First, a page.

Mental health nurses work with patients suffering from a wide range of conditions, from psychological to personality disorders. Frequently, mental health nursing is less concerned with curing illness than it is with supporting patients and their families and helping them to cope.
This degree is designed to provide a strong foundation in clinical practice, with a focus on pastoral and academic support. The aim is for graduates to be well prepared to help shape future healthcare provision in the complex, demanding and rewarding area of mental health.
Students are encouraged to become professional, ethical and competent nurses with critical-thinking skills and the confidence to review and improve standards of care for patients.
This course is offered over three academic years, each consisting of 45 weeks of study. Student learning is focussed around four key areas: professional values; communication and interpersonal skills; nursing practice and decision-making; and leadership, management and team working. These are studied with increasing complexity over the degree. The course aims to equip students with the skills to deliver essential care, progressing to assessing care needs and making and justifying informed decisions.
A combination of lectures, seminars, practical work and placements offer a robust education in contemporary nursing practice. This course shares several core modules with the BSc (Hons) Nursing (Adult) degree, with additional optional modules enabling you to choose areas of interest to you.
You can study a range of issues relevant to mental health and social inclusion, such as age, cultural perceptions and isolation. You are encouraged to embrace positive change, partnership working and the development of independent judgement and problem-solving skills.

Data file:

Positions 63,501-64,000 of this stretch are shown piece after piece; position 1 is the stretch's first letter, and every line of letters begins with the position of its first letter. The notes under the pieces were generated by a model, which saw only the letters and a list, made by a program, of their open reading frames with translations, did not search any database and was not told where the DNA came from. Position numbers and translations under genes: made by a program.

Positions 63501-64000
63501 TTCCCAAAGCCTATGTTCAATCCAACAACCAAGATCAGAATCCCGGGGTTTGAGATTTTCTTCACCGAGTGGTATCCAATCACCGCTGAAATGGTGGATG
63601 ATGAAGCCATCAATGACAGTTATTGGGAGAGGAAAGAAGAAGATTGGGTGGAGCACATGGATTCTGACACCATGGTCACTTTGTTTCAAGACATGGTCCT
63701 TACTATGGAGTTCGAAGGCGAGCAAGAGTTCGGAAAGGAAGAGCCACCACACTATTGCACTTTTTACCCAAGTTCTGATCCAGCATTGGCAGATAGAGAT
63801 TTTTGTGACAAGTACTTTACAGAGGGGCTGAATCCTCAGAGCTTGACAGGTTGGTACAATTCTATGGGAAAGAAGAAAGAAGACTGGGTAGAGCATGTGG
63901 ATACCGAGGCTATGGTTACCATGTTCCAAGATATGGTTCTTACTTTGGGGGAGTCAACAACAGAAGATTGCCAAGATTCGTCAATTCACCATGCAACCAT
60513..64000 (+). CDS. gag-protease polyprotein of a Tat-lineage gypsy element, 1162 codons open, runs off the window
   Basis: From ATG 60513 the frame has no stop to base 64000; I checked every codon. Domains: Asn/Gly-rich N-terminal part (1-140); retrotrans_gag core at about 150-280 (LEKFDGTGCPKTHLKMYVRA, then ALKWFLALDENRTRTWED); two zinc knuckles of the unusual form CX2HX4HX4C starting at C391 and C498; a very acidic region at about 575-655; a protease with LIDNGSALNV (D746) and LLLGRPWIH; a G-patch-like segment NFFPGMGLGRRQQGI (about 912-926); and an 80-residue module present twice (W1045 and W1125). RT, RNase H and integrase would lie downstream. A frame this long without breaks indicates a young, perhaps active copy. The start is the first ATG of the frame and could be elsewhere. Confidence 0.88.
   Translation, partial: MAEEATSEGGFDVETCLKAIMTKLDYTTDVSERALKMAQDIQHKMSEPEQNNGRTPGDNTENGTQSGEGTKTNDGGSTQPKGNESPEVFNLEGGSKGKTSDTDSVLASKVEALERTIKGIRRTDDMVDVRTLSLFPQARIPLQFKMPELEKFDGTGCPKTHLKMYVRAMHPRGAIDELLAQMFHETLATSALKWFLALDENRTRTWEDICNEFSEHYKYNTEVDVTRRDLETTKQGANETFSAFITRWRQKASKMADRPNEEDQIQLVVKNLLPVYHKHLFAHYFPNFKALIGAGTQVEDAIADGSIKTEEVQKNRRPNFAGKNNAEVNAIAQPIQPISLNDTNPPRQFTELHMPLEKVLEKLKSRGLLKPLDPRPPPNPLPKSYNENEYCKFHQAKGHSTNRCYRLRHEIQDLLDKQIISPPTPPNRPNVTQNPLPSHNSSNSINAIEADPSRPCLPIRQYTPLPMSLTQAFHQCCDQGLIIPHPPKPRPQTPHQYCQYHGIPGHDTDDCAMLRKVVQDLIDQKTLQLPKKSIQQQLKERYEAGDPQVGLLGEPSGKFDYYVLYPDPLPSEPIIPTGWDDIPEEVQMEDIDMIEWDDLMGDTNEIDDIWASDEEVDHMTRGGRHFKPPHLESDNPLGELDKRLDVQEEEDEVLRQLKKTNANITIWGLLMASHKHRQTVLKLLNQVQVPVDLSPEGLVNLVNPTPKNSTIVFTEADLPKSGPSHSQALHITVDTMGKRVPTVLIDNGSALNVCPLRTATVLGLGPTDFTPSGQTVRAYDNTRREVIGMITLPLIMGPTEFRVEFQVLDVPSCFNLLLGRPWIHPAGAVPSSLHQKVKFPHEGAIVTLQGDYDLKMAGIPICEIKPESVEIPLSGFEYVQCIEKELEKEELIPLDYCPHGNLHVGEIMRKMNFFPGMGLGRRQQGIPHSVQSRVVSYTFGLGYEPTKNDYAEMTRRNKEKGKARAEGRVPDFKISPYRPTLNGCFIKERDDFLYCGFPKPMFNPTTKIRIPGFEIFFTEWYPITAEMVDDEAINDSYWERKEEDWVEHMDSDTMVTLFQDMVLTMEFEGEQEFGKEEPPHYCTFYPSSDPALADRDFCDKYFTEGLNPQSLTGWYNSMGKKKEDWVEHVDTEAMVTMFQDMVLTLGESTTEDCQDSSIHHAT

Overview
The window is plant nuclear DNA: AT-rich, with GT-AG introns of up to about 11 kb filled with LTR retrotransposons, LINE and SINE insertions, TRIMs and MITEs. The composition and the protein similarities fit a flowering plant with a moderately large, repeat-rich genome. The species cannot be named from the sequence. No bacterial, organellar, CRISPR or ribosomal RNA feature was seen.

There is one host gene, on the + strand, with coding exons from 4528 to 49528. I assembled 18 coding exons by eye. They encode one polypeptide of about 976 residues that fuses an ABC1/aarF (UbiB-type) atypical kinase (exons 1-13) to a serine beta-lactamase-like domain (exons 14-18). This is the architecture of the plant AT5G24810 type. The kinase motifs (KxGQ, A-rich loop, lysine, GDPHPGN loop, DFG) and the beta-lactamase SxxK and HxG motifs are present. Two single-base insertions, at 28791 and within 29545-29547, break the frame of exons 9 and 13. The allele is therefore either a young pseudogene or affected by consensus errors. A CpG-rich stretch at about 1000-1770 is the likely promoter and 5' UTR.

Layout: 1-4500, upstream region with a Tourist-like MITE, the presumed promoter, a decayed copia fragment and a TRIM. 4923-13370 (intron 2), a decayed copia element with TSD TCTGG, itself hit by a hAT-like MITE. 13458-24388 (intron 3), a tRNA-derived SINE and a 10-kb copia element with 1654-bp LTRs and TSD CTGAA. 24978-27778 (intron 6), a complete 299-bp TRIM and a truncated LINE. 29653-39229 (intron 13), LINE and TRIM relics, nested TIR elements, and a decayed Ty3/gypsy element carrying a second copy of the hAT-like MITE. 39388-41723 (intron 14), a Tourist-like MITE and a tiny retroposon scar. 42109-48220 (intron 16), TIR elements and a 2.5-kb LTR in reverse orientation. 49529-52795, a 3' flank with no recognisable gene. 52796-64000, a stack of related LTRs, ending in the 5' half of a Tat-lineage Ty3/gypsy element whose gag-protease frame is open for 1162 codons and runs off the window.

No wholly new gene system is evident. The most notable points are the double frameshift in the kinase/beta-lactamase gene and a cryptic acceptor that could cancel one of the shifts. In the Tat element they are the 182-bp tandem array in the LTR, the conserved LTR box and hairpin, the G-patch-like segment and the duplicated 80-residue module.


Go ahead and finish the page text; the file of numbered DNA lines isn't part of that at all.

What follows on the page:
Nursing practice in the 21st Century is becoming increasingly demanding. Nurses play a key role, through their work in primary and secondary care settings, restoring and promoting health, supporting patients and their families and profiling healthcare needs of communities.
The University of Lincoln recognises the challenges to contemporary and future healthcare and nursing practice. This degree takes its lead from the World Health Organisation's vision of public health-focused nursing of the future.
The programme is underpinned by the six fundamental values outlined in the Chief Nursing Officers Vision and Strategy, Compassion In Practice. (http://www.england.nhs.uk/wp-cont...012/12/compassion-in-practice.pdf)
Theoretical and clinical elements of the programme aim to build on the philosophy stated in the NHS Constitution and centred on the NHS Values: Working Together for Patients; Respect and Dignity; Commitment to the Quality of Care; Compassion, Improving Lives; Everyone Counts.http://www.nhs.uk/choiceintheNHS/...constitution-for-england-2013.pdf